Very, Very Basic Self-Publishing Tips

I want to talk a little bit about self-publishing. This is becoming more of an option with publishers accepting fewer titles.

First, before jumping into it, get yourself an education. Read up. I recommend The Complete Guide to Self Publishing by Tom and Marilyn Ross. It’s complete, it’s thorough, and it’s balanced.

There are also some good books by Dan Poynter. He has solid information, but he’s a little too pie in the sky. It’s not quite as easy as he makes it seem.

Here are some basic self-publishing tips:

  • Non-fiction is easier to self-publish and sell than fiction.
  • Before you print anything, get a distributor. If you’re targeting the LDS market, you need a distributor that can get your book into the bookstores. If you’re going national, you need to get your book into Baker and Taylor and/or Ingram, and on Amazon.
  • Hire a professional editor.
  • Hire a professional typesetter who has experience with books (if they use Word or Word Perfect, they are not professional).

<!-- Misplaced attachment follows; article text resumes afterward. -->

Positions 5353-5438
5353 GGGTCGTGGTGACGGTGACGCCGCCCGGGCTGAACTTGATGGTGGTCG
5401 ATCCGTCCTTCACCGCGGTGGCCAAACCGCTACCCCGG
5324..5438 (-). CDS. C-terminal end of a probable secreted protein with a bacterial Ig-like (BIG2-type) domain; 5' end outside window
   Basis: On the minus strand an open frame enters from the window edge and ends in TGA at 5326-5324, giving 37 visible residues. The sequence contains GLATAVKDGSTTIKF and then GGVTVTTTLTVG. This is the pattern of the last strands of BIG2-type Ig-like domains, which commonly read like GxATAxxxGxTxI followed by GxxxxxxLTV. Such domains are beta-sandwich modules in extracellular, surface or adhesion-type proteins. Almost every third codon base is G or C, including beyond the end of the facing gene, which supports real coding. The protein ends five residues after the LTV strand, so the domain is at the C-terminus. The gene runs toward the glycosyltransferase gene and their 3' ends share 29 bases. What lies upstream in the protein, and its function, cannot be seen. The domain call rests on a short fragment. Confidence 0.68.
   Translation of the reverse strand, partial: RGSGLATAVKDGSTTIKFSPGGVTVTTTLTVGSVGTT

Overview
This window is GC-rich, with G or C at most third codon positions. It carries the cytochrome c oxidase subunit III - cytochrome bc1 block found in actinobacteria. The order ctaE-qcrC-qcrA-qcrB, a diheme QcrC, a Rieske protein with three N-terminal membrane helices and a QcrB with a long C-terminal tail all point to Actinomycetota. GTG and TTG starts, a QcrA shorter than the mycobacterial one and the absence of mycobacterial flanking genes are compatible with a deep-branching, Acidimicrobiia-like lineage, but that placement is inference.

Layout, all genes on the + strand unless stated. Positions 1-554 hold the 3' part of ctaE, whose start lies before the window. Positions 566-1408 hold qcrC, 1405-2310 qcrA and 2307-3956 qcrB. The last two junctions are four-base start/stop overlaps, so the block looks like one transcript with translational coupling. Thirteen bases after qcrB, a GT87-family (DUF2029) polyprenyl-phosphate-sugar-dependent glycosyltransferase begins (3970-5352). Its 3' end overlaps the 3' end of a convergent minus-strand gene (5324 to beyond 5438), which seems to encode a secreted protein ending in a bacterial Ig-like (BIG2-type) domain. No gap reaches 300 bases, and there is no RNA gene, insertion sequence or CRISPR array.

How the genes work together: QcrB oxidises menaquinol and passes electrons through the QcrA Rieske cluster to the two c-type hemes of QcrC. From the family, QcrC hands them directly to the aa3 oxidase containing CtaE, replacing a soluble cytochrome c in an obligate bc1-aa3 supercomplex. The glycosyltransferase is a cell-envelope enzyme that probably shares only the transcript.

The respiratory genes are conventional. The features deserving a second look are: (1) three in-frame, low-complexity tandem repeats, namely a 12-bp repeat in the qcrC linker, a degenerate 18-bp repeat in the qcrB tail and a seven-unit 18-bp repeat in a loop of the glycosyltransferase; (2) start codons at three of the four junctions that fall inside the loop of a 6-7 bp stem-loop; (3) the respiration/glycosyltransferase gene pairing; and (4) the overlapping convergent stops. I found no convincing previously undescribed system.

• Hire a professional book cover designer. (A good graphic designer may or may not know anything about designing for books.)
  • Yes, you need an ISBN number and the correct type of scannable bar code on the back.
  • Yes, you need to register it with the Library of Congress.
  • Create a publishing company with a professional sounding name and list that as the publisher. Do not use your own name. In most cases, advertising that you’re self-published is not a good idea.
  • Plan to do a LOT of marketing. Your distributor may or may not actually market your book. Find out what they do and don’t do, and then make up the difference. (What’s “the difference”—read one of the books I suggested.)
  • Plan to do a lot of hand-selling of your book.
  • Lower your sales expectations. Do not print 10,000 copies at first. I recommend starting with a POD printer. The per book cost is higher, but you won’t end up with 2,000 copies sitting in your garage.

5 thoughts on “Very, Very Basic Self-Publishing Tips”

  1. … And I still say for novels, if it ain’t good enough for traditional publishers, it ain’t good enough. Just my 2 cents worth. There have been exceptions, but very few and far in between, to use a cliche’.

  2. However, there are times when a publisher doesn’t pick up a book because they are already full for that year. A rejection doesn’t mean your book is bad – it can sometimes mean that the publisher can’t take it on right then.

  3. Schedules are negotiable. We have to plan marketing out at least 6 months, but if it’s good enough we’ll bump to find room.

  4. Great advice. Richard Paul Evans self-published his first book, which was a novel. The rest is history.

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